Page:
Plant Cells vs. Animal Cells: Compare & Contrast!

Welcome back, everyone! Today we’re going
to be contrasting plant and animal cells. A lot of videos cover the different
organelles, but this video does that AND compares how the different cell types
tackle the same problems. At the end, we’ll also be organizing all that
information into a handy chart that makes a great study reference, so be sure
to stick with us! The first task we’re going to discuss is how cells maintain
an internal environment that’s different than their external environment. Both
plant and animal cells use a selectively permeable membrane that’s composed of
two layers of phospholipids and studded with channels. These channels only allow
certain molecules to pass through and thus play a major role in regulating the
internal environment. Plant and animal cells both use a selectively permeable
membrane. To store and pass on genetic information, both plant and animal cells
use a nucleus and a nucleolus. The nucleus contains genetic information
that controls growth, cellular activity, and protein creation. The nucleolus
assembles components of ribosomes which play an important role in protein
creation. When it comes to creating proteins, ribosomes string together amino
acids with peptide bonds. Even though they’re really important, ribosomes are
technically not considered to be organelles because they’re not membrane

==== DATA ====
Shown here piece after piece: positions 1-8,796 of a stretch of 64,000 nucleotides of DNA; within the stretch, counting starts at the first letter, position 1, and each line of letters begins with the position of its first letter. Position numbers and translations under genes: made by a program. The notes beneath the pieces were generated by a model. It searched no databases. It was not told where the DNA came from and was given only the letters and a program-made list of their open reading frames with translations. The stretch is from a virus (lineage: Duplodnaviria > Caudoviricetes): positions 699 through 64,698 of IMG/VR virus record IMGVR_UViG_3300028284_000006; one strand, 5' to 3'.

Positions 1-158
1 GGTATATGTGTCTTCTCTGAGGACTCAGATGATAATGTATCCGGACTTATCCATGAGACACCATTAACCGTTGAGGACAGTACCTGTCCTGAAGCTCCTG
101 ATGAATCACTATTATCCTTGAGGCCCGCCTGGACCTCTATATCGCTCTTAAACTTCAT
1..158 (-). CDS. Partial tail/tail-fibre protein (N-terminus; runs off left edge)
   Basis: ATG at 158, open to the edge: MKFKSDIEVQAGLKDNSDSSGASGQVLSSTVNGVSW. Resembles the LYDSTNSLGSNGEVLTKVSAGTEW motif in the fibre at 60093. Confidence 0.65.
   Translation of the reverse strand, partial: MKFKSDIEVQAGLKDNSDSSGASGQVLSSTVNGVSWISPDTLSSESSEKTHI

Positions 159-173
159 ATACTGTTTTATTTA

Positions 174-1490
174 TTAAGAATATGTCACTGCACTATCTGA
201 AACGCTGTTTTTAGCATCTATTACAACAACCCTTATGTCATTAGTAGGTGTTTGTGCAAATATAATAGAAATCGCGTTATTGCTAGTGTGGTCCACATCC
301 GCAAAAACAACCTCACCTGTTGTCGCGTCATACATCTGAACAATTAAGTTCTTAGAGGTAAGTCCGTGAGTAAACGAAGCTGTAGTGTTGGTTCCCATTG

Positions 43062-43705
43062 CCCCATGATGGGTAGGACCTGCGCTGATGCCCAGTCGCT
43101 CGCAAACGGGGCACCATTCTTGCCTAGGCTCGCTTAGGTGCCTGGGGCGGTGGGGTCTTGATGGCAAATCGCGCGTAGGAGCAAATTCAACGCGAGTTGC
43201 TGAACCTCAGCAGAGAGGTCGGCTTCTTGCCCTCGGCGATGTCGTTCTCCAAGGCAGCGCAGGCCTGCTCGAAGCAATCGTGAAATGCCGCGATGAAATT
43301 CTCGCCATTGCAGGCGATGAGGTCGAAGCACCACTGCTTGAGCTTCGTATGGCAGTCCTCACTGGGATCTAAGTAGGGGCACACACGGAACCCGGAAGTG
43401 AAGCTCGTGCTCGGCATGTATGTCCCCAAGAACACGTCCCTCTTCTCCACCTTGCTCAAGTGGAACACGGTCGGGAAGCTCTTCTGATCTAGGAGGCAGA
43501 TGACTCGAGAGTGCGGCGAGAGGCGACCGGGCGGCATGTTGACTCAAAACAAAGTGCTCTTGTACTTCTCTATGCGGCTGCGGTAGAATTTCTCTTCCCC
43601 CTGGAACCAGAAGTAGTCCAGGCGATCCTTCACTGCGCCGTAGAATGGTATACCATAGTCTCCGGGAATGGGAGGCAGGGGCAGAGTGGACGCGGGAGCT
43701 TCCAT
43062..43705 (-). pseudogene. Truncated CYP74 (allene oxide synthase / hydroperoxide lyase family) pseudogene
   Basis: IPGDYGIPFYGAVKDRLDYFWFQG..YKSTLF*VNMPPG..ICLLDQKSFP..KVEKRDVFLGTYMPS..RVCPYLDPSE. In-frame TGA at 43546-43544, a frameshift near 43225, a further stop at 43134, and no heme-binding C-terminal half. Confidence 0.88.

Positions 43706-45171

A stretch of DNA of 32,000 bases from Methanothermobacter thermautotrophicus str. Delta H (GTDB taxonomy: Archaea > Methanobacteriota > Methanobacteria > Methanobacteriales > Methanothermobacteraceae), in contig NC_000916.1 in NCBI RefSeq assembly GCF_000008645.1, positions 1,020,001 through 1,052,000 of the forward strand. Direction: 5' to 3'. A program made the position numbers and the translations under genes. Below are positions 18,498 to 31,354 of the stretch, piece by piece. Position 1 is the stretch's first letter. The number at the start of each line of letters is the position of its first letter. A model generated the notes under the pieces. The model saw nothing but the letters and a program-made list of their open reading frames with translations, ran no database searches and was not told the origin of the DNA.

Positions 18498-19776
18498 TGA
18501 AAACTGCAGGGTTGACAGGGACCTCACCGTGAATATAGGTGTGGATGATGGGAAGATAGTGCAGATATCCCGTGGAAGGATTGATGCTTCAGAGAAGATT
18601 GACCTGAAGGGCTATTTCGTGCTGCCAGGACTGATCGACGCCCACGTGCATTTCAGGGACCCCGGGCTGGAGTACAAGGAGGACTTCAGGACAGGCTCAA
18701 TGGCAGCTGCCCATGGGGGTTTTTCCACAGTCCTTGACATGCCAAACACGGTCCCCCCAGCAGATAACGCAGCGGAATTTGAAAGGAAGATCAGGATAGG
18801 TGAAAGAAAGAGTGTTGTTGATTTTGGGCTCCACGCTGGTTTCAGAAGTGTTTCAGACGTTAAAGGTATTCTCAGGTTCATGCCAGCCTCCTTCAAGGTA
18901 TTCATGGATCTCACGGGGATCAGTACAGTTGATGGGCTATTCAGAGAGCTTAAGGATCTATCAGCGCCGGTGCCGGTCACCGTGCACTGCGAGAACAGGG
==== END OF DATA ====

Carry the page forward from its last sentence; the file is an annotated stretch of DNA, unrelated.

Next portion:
bound. The Golgi apparatus then takes this long polypeptide chain created by
the ribosomes and folds it up into a protein. Plant and animal cells need to
be able to move the proteins around the cell. The endoplasmic reticulum assists
with transport and also plays several other roles, depending on whether it is
rough or smooth. The rough endoplasmic reticulum is studded with ribosomes so
that it can aid in protein synthesis. It also attaches instructional tags to
polypeptides. The smooth ER participates in lipid synthesis, stores ions, and aids
in detoxification. So, the next time you survive drinking an alcoholic beverage,
definitely thank your smooth ER! So far, plant and animal cells have tackled
their problems in very similar ways, but here’s where we’re going to start to
diverge a little bit. Both cell types use vacuoles for storage, but they differ in
the specifics. Plant cells have a large central vacuole, and when it’s full, it
helps to provide support to the cell by creating turgor pressure. This is why, if
you forget to water a plant for a few days, it gets all droopy and wilts,
but if you finally water it, it tends to perk right back up.
Animal cells can have either many small vacuoles, or none at all, and they only
use them for storage rather than support. Plant and animal cells continue to
differ in terms of how they obtain energy. Both cell types are capable of
undergoing cellular respiration, which they perform using mitochondria. Most of
the time plants perform photosynthesis in order to harvest energy from the Sun.
However, they do do cellular respiration when they’re only seedlings and don’t
have any leaves yet. Animal cells can’t photosynthesize at all, so they use
cellular respiration to obtain energy. Scientists believe that both